The growing scandal over the collapse of Enron has many a lesson for credit unions.
Not the least of which is the fallacy of the audit. Or the urgent need for campaign finance reform. Or the fool's gold of derivatives. And that's just off the top of my head.
The auditor is supposed to be an objective observer that lends an opinion on whether an entity's financial report comports with generally accepted accounting principals, or GAAP, which is meant to provide full and accurate disclosure of that entity's financial condition.
But the audit has become so much more than that. Publicly traded companies frequently use audits to puff up their financials, to goose their stock price, if you will. Others use the audit to hide bad news. Many use it to justify tax schemes.
Enron was guilty of all three. I mean, these guys used more than 1,000 well-hidden partnerships, many of them offshore, to hide billions of dollars in transactions from their investors-their owners. The auditors actually signed off on this convoluted scheme. Then they used these offshore partnerships to erase their federal tax liability for four of the past five years.
They paid zero in income taxes during that time, even while their auditors were attesting to financial reports claiming they were earning billions of dollars in profits!
Of course, what were the auditors supposed to do? Arthur Andersen earned $25 million in audit fees from Enron last year. But they earned $27 million in consulting fees on such issues as how to structure those offshore partnerships and to avoid taxes.
As I learned early on, you can get an auditor to do pretty much anything you ask, as long as you pay enough. And if he won't do it, you can find someone else to sign off. After all, you're paying them. I learned this lesson on both the micro level, the personal, and the macro level, big corporations.
My apprenticeship in the credit union movement, during which I spent three years writing a newsletter called The Credit Union Accountant, as dull as it was, served as a real education on this subject.
Lessons From RISDIC
Credit union observers learned this lesson in a big way after the RISDIC scandal in which one of the most respected auditing firms, Ernst & Young, was found to have signed its name to some pretty shoddy financials at both the private deposit insurer, the Rhode Island Share Deposit Insurance Corp., and several of the credit unions insured by RISDIC.
Or take the S&L scandals. Auditors were found to have certified fraudulent financial reports in dozens of cases. Ernst & Young, again, was found to have been one of the biggest culprits and paid dearly in civil damages, as a penalty.
Of course, much of what Enron perpetrated on the public, its employees and its own owners, the stockholders, would not have been possible if the company had not bought its regulators and lawmakers, both state and national, with millions of dollars in campaign funds.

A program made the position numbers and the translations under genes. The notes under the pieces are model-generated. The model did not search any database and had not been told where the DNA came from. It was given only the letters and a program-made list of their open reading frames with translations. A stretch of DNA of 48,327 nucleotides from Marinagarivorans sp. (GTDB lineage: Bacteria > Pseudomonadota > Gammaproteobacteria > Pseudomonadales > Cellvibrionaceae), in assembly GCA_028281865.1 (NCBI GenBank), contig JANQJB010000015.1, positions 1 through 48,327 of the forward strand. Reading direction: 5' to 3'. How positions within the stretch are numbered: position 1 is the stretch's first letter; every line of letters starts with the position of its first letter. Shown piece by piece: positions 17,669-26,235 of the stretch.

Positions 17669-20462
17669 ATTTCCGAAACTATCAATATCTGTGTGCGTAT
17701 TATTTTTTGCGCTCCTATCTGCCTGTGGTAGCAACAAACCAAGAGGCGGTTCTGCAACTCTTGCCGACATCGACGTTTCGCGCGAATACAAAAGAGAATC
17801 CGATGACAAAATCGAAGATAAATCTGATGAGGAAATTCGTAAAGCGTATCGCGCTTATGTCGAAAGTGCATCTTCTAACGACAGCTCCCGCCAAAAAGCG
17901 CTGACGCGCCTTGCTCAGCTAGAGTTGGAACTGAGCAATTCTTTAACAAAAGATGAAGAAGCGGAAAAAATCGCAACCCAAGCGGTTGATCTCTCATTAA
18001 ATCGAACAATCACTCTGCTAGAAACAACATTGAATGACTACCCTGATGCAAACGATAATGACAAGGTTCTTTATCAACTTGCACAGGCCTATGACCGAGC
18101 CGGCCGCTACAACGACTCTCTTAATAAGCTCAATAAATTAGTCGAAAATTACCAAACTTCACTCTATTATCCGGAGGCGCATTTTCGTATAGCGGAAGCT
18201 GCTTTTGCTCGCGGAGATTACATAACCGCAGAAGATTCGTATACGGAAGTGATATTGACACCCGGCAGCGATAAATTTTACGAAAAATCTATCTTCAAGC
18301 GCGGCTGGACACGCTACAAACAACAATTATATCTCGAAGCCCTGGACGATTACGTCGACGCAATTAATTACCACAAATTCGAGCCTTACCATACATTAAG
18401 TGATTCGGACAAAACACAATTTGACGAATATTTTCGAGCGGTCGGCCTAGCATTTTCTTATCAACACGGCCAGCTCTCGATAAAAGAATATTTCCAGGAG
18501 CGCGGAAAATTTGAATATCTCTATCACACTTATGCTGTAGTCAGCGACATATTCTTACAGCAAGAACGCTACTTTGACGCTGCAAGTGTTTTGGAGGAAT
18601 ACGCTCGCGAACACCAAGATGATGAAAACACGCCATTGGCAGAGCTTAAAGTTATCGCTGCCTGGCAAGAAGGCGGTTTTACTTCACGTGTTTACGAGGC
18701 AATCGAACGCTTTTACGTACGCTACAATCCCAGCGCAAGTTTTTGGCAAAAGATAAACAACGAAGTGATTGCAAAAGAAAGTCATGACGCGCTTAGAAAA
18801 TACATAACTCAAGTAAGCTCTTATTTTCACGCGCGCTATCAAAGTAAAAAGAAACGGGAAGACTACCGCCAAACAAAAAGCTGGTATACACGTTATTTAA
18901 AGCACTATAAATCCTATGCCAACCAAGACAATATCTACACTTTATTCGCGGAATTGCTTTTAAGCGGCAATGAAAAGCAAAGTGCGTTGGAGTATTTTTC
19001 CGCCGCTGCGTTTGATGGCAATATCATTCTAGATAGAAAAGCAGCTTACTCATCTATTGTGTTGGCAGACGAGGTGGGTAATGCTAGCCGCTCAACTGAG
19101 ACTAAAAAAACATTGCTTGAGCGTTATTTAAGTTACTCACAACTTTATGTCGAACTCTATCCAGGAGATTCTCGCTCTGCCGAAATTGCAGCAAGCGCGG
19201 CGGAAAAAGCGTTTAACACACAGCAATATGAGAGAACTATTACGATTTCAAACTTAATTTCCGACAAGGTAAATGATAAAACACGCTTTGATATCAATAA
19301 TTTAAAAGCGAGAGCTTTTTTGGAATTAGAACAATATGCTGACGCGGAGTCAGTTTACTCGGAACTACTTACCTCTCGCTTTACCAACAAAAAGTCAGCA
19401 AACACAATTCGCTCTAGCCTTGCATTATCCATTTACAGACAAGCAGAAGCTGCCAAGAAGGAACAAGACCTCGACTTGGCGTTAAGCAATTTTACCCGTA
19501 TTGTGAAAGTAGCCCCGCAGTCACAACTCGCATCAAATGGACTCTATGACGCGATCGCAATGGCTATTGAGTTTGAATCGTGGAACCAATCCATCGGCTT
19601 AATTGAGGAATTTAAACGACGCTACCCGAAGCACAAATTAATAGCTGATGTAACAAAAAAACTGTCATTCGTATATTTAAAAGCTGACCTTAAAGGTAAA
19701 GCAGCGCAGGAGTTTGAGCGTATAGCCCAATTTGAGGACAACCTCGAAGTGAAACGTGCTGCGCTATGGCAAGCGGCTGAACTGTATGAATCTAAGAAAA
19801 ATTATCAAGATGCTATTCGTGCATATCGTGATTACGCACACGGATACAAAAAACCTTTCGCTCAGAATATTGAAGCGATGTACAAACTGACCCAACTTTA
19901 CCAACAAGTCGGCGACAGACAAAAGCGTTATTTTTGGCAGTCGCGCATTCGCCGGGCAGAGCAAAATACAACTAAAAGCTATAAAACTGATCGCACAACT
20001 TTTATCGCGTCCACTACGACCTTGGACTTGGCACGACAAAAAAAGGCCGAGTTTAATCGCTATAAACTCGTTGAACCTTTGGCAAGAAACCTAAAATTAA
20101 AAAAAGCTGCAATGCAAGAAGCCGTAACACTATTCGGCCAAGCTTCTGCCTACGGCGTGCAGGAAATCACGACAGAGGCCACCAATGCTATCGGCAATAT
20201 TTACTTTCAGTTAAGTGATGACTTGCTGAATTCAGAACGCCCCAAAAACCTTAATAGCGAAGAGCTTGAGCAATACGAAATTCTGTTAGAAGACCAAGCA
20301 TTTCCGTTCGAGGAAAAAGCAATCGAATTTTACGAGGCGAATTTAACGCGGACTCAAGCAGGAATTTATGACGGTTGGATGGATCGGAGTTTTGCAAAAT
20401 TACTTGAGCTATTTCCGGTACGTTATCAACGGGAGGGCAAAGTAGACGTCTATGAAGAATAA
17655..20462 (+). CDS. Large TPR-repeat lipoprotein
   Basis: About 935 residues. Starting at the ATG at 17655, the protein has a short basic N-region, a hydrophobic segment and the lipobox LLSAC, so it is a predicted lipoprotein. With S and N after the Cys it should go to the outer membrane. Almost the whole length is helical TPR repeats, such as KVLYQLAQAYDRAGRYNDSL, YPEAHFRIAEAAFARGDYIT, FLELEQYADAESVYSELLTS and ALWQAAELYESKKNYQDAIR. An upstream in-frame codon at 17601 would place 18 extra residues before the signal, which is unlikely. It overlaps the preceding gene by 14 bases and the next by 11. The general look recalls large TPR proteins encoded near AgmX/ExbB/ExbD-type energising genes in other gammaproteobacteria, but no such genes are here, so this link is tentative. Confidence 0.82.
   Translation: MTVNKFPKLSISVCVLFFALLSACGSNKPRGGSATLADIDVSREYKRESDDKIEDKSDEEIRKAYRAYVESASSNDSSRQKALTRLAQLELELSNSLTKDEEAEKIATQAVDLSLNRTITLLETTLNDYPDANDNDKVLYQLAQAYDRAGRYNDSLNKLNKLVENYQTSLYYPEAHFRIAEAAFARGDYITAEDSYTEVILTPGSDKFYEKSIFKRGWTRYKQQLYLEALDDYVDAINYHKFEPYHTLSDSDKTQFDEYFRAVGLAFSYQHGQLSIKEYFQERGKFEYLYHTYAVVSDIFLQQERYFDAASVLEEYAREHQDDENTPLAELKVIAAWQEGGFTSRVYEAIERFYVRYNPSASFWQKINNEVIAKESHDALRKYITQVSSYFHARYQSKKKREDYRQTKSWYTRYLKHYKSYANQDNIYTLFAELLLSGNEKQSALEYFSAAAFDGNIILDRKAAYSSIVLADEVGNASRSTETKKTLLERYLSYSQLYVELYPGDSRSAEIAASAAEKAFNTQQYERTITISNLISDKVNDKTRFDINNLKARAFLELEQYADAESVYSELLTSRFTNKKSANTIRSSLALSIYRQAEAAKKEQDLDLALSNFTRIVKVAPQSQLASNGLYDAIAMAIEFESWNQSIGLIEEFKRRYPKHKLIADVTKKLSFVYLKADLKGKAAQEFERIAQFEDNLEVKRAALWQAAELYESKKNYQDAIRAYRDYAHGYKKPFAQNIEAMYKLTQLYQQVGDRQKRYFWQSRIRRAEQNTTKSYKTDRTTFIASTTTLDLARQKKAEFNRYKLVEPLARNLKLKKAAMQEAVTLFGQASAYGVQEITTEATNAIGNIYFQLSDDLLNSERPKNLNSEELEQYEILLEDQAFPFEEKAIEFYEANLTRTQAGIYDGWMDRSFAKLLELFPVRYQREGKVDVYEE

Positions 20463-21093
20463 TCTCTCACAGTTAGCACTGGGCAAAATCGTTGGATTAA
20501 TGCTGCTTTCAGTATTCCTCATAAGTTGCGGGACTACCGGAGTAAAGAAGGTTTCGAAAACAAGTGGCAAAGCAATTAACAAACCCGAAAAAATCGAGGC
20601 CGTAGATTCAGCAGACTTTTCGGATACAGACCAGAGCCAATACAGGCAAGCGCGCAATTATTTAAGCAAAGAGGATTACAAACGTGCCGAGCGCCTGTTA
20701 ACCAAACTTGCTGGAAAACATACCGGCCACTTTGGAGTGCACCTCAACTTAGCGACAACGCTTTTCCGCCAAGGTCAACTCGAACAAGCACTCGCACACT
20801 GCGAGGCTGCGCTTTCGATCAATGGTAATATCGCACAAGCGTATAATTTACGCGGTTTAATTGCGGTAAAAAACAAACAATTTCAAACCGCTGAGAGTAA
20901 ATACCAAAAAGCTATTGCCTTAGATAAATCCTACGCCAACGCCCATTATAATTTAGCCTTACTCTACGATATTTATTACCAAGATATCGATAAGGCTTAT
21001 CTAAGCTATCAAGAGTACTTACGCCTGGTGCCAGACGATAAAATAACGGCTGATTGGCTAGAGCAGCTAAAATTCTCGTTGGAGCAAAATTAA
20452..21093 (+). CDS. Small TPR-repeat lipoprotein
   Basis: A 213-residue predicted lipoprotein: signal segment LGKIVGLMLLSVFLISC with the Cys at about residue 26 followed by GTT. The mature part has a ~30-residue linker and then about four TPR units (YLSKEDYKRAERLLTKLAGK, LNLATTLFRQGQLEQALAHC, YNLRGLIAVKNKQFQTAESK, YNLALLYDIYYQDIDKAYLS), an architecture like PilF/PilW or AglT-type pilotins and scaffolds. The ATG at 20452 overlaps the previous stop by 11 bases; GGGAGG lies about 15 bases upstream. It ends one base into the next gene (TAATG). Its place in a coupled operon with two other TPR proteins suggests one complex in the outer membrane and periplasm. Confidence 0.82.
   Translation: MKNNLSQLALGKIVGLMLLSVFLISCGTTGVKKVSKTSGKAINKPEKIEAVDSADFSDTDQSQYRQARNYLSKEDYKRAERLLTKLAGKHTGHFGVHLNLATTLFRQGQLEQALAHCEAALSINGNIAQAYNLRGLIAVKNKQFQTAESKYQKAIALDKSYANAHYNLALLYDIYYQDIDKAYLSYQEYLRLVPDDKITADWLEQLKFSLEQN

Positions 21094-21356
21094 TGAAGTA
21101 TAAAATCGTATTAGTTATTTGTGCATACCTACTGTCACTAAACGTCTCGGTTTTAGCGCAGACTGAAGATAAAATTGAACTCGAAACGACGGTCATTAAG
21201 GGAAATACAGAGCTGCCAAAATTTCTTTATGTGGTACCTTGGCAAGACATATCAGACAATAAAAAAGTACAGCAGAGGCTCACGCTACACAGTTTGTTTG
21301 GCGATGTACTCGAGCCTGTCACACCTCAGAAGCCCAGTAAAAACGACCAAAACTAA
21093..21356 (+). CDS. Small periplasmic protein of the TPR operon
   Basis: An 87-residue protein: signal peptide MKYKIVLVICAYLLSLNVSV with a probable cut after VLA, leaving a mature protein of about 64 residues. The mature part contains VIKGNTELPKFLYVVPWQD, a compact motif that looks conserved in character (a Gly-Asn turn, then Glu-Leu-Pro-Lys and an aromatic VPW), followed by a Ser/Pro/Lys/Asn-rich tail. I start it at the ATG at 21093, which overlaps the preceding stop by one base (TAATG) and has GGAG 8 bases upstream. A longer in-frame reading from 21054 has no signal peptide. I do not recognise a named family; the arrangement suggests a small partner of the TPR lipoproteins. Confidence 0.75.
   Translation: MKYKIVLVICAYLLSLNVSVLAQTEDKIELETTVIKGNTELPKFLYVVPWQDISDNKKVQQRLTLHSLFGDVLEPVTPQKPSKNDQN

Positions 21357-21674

The company poured more than $10 million into state and local elections over the past decade. Those dollars helped build influence that contributed to Enron's ability to get friends appointed to everything from the Federal Energy Regulatory Commission, its federal regulator, all the way to the White House.
And it paid off in Congress with the blocking of key legislation that would have tightened oversight of financial derivatives, as well as a pending bill that would have given this company that hadn't paid taxes in four of the past five years a rebate of $248 million on its income taxes.
Arthur Andersen also used the campaign finance spigot to its own advantage. If weren't for the millions of dollars paid by the auditor ($15 million in contributions and lobbying fees over the past decade) and its sister accounting firms, proposals to restrict consulting work for auditing clients may have been successful. Maybe Andersen would not have been blinded by the millions in consulting fees paid by Enron and would have blown the whistle on this public farce long ago.
I don't know what the solution is to the growing scandal over campaign finance. The pending bill banning so-called soft money, is not it. But it's time that lawmakers take a good look at reigning in the excesses that seem to grow yearly.
New Year, New Example
And finally, the financial markets continue to spew their fiery rage on those who would reduce them to mathematical equations. Each year seems to provide us with a major example. Whether its Capital Corporate FCU (CapCorp), or Long-Term Capital Management, or Enron, these companies hire financial wizards to buy and sell billions of dollars in securities based on mathematical probability.
Much of the time, the dice turn in their favor. But the world and all of its variables cannot be reduced to mere probabilities. Too often an unforeseen incident upsets all the equations.
It may be a plunge in the Russian ruble. Or downturn in mortgage rates (CapCorp). Or a war in the Congo. And the geniuses are left holding the bag.
Along with you and me.
Credit Union Journal Washington Bureau Chief Ed Roberts can be reached at 202-434-0334, or at robertscuj aol.com.